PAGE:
New York's Heritage Wind Decision Aims to Reduce Project's Impact on Birds

The state’s new Office of Renewable Energy Siting sets a precedent acknowledging the need to minimize environmental impacts

Media Contact: Jordan Rutter, Director of Public Relations| | @JERutter

Short-eared Owl. Photo by Ghost Bear/Shutterstock

(Washington, D.C., January 25, 2022) In mid-January, New York State's new Office of Renewable Energy Siting (ORES) approved Heritage Wind – the first wind energy facility considered under the state's  new renewable energy project review process.

Members of the conservation community, including American Bird Conservancy (ABC), Genesee Valley Audubon Society, and Rochester Birding Association, have long expressed grave concerns about the Heritage Wind project. While some of these concerns remain, ABC  believes that ORES rendered a thoughtful decision that reasonably balances renewable energy development with the need to protect the state's declining bird populations.

Apex Clean Energy, the developer for Heritage Wind, proposed to place wind turbines adjacent to a wetland and forest complex of enormous ecological importance. This block of habitat includes Iroquois National Wildlife Refuge and Oak Orchard and Tonawanda Wildlife Management Areas. This area hosts state-listed birds like the Short-eared Owl, Black Tern, and Sedge Wren, as well as nesting Bald Eagles. Surrounded by agriculture, the targeted area is an oasis for migratory birds in spring and fall. Its significance is recognized by National Audubon Society, which designated it an Important Bird Area.

Proposing turbines next to this top-priority conservation area was particularly dangerous for migratory songbirds, which make their spectacular spring and fall flights primarily at night. Countless birds stop there to rest and refuel during their arduous annual journeys. Indeed, the U.S. Fish and Wildlife Service conducted a radar study that found that migratory birds move through this area in huge numbers.

Of greatest concern to conservationists was the subset of proposed turbines closest to the important bird habitat. Conservation groups, the U.S. Fish and Wildlife Service, and the State Department of Environmental Conservation (DEC) had separately flagged six specific turbines as needing to be relocated or removed from the plan.

“Apex didn't make it easy for ORES,” says Joel Merriman, American Bird Conservancy's Bird-Smart Wind Energy Campaign Director. “They hired a host of lawyers and consultants to make an extensive and too often misleading case that did not adhere to best practices, nor the best available science. ORES had a difficult task in wading through this, with not much time to do it. ORES did an admirable job in separating the facts from the spin.”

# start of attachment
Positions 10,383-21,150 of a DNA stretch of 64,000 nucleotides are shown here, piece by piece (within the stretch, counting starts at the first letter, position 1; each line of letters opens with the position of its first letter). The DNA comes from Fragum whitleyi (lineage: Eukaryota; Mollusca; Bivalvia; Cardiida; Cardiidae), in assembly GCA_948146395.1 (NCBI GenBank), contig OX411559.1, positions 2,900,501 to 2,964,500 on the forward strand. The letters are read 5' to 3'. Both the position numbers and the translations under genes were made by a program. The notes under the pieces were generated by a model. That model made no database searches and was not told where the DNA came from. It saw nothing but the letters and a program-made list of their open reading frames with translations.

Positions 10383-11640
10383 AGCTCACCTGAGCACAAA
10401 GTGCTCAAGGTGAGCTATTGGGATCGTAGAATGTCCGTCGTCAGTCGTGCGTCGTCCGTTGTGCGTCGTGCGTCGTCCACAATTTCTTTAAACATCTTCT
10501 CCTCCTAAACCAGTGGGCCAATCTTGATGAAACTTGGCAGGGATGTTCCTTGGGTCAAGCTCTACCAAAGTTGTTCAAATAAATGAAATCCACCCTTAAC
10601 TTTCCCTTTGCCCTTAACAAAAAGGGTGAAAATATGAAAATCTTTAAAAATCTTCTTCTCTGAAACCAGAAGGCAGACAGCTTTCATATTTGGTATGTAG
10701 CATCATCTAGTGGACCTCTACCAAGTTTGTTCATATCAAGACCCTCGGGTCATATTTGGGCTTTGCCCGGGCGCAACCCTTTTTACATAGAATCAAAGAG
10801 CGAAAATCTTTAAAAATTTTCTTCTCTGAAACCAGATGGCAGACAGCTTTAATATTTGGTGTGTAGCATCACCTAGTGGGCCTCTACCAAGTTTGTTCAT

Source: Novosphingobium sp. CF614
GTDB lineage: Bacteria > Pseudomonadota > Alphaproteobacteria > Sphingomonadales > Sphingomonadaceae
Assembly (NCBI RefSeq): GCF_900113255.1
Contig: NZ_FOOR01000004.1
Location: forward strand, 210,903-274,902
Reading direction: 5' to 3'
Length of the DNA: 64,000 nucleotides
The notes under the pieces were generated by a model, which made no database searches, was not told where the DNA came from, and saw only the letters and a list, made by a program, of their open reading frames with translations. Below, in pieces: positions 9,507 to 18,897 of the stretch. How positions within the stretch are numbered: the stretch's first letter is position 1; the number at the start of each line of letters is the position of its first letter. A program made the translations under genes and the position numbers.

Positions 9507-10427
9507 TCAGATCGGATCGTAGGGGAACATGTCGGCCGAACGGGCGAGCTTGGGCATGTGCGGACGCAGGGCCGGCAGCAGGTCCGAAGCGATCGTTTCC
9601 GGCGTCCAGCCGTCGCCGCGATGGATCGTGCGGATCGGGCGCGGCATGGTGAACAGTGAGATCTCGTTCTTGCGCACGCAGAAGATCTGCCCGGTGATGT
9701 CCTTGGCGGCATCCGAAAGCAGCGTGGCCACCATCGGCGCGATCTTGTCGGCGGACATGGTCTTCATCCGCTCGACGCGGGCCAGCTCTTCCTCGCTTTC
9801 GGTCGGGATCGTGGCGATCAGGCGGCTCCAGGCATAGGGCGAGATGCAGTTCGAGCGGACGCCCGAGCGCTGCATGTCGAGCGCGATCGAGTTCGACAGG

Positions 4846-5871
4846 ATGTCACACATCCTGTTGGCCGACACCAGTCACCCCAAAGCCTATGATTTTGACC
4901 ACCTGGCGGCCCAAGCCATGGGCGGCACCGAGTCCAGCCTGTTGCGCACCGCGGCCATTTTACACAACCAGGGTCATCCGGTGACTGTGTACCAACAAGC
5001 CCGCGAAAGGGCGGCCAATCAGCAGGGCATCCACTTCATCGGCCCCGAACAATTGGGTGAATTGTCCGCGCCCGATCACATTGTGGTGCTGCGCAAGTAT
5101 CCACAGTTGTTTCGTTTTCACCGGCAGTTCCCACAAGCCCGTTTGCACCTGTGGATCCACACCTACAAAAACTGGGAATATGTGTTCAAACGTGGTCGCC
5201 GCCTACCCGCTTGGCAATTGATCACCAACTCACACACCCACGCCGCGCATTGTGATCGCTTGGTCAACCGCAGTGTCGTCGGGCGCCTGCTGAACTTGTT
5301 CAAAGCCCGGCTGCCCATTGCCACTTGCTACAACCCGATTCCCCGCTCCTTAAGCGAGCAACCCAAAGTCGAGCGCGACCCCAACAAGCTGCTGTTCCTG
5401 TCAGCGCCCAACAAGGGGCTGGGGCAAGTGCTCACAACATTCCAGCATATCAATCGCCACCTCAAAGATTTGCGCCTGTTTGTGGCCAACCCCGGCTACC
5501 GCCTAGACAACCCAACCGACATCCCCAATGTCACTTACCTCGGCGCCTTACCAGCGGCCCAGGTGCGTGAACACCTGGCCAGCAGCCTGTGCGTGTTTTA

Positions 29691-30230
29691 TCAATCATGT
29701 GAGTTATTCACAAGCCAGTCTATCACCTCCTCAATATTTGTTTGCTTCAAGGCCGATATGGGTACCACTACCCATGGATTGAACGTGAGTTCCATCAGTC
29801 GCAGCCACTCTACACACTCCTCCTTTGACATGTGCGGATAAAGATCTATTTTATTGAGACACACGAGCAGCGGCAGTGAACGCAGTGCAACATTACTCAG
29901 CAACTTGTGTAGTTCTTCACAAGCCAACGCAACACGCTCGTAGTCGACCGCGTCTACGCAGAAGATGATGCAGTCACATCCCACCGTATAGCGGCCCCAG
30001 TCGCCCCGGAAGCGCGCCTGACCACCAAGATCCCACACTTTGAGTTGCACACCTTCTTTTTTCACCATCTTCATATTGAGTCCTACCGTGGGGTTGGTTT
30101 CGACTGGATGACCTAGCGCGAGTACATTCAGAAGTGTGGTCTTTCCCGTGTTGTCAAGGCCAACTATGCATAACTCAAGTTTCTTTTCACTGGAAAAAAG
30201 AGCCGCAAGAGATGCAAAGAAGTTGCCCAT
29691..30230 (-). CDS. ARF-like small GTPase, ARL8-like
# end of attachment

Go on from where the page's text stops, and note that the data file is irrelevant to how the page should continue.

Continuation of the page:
ORES agreed with the independent experts at the agencies and conservation groups, indicating that the six highest-risk turbines should be relocated or removed from the plan. If Apex can prove that this is “impracticable,” they would instead be required to provide enhanced measures to minimize impacts to birds, including a study to quantify migratory bird use and a plan to halt turbine blades at times of elevated collision risk.

“It was a well-reasoned decision,” Merriman says. “ORES agreed with independent experts that six specific turbines posed an unacceptably high risk to birds, and that they should not be installed near important bird habitat. But they also gave Apex the chance to prove their unsubstantiated claims that removing those turbines from the plan would have dire consequences for the project, as they claimed a number of times during the review process. ORES's decision allows the project to go forward,” adds Merriman, “but with reasonable, science-based measures to minimize environmental impacts.”

This is not the first time that Apex has drawn the ire of the conservation community in New York. The company caused a stir when it failed to disclose the presence of an active Bald Eagle nest at a proposed project site on Galloo Island. This paled in comparison to the backlash over the Lighthouse Wind project, which would place turbines near the south shore of Lake Ontario, in an area known to be used by large numbers of migratory hawks, eagles, and other birds.

“It is our hope that Apex takes their win, removes or relocates the highest-risk turbines, and leaves it at that,” says Merriman. “This is yet another unfortunate example of their tendency to push the envelope too far on environmental impacts. We know that bird populations are declining – it's vital that we take a thoughtful and balanced approach to siting wind turbines.”

ABC thanks the Leon Levy Foundation for its support of ABC's Bird-Smart Wind Energy Campaign.


American Bird Conservancy is a nonprofit organization dedicated to conserving wild birds and their habitats throughout the Americas. With an emphasis on achieving results and working in partnership, we take on the greatest problems facing birds today, innovating and building on rapid advancements in science to halt extinctions, protect habitats, eliminate threats, and build capacity for bird conservation. Find us on, Facebook, Instagram, and Twitter (@ABCbirds).